Plant Biology ISSN 1435-8603


Anther and stigma morphology in mirror-image flowers of Chamaecrista chamaecristoides (Fabaceae): implications for buzz pollination
´ ´ ´ G. Arceo-Gomez1,2, M. L. Martınez1, V. Parra-Tabla3 & J. G. Garcıa-Franco1
´ ´ ´ 1 Departamento de Ecologıa Funcional, Instituto de Ecologıa, Xalapa, Veracruz, Mexico 2 Department of Biological Sciences, University of Pittsburgh, Pittsburgh, PA, USA ´ ´ ´ ´ ´ ´ ´ ´ 3 Departamento de Ecologıa Tropical, Campus de Ciencias Biologicas y Agropecuarias, Universidad Autonoma de Yucatan, Itzimna, Merida, Yucatan, Mexico

Keywords Poricidal anther dehiscence; sonication frequency; stigma trichomes; stigmatic cavity. Correspondence ´ G. Arceo-Gomez, University of Pittsburgh, Department of Biological Sciences 225 Clapp Hall, 4249 Fifth Avenue Pittsburgh, PA 15260, USA. E-mail: Editor M. Ayasse Received: 9 September 2009; Accepted: 24 December 2009. doi:10.1111/j.1438-8677.2010.00324.x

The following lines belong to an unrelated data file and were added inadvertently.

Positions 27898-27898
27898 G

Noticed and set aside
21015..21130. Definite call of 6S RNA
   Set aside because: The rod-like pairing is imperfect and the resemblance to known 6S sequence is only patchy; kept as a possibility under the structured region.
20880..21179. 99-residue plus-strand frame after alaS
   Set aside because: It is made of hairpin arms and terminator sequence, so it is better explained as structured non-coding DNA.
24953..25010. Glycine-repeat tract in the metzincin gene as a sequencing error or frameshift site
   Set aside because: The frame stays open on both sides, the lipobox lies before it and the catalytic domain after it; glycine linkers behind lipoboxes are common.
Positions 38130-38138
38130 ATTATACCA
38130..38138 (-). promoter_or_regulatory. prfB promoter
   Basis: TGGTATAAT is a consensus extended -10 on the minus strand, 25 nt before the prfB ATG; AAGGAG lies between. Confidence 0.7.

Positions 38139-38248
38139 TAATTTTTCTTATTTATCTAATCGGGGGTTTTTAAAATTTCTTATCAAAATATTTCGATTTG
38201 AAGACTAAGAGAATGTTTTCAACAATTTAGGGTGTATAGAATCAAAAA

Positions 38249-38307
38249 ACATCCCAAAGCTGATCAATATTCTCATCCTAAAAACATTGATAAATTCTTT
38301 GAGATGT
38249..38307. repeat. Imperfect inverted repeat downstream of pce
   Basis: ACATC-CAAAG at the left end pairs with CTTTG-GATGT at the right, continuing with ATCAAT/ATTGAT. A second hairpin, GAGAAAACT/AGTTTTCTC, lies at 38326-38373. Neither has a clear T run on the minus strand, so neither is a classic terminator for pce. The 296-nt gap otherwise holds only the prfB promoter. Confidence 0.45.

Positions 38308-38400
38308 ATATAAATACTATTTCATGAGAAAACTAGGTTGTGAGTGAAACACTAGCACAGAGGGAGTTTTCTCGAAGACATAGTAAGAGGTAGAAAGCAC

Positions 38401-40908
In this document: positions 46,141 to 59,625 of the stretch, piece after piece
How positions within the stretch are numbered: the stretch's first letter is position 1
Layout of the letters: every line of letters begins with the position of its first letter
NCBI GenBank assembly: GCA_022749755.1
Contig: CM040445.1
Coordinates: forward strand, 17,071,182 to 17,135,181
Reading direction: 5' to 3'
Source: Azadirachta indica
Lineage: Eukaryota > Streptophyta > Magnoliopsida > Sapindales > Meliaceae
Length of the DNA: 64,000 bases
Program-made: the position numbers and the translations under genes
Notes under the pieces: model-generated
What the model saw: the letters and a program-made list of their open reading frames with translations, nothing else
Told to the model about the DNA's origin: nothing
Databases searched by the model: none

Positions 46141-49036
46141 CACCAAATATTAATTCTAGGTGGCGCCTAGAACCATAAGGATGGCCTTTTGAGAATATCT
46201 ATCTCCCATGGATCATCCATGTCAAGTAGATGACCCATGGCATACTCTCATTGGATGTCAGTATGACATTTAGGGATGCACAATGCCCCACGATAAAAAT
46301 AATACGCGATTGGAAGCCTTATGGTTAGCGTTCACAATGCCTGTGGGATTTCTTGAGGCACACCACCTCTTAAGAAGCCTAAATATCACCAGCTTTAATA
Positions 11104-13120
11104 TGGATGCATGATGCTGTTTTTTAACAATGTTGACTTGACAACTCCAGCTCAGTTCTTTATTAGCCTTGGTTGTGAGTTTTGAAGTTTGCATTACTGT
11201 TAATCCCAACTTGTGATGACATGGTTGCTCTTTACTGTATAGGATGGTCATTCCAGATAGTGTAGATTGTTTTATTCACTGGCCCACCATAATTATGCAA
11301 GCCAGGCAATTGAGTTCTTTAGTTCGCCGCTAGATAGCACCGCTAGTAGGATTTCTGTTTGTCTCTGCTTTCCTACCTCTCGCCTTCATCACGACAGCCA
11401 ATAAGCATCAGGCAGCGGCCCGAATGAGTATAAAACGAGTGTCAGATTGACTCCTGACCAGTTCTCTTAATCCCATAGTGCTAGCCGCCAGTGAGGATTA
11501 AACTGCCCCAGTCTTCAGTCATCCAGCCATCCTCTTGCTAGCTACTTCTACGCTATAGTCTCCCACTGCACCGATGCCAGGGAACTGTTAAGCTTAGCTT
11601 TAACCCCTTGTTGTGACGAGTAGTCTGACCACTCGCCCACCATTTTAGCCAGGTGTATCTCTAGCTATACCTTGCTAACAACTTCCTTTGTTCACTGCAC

ABSTRACT Enantiostyly (mirror-image flowers) is usually associated with buzz pollination. In buzz-pollinated flowers, pollen is released through terminal pores after bees vibrate the stamens. Several studies have evaluated the function of ‘buzzing’ in pollen release, but less attention has been paid to the effect of buzzing on pollen capture and deposition on stigmas. Evaluating the mechanism of pollen dispersion in buzzpollinated flowers is important because it may affect mating patterns and reproductive success. In this study, we analysed the morphology of sexual organs (anther and stigma) using electron microscopy, and determined the relationship between sexual organ structure and pollen capture function through experimental manipulations of buzz-pollinated flowers of Chamaecrista chamaecristoides, as well as vibration frequencies on floral visitors. Pollen release occurs through two terminal pores at the tip of the stamens. However, unlike most angiosperms that have their stigmatic surface exposed, C. chamaecristoides presents a stigmatic surface inside a cavity covered by trichomes. Experimental manipulations showed that effective fertilisation is only achieved when the style is vibrated, suggesting that buzzing is not only important for pollen release but also for pollen capture and deposition on the stigma. This result, in addition to vibration frequency analysis, suggests that although all floral visitors buzz flowers only those that buzz at higher frequencies achieve effective fertilisation. The anatomical features of sexual organs in flowers of C. chamaecristoides demonstrate that this species possesses a highly specialised, elaborate morphology, with both genders selected for traits that promote buzz pollination.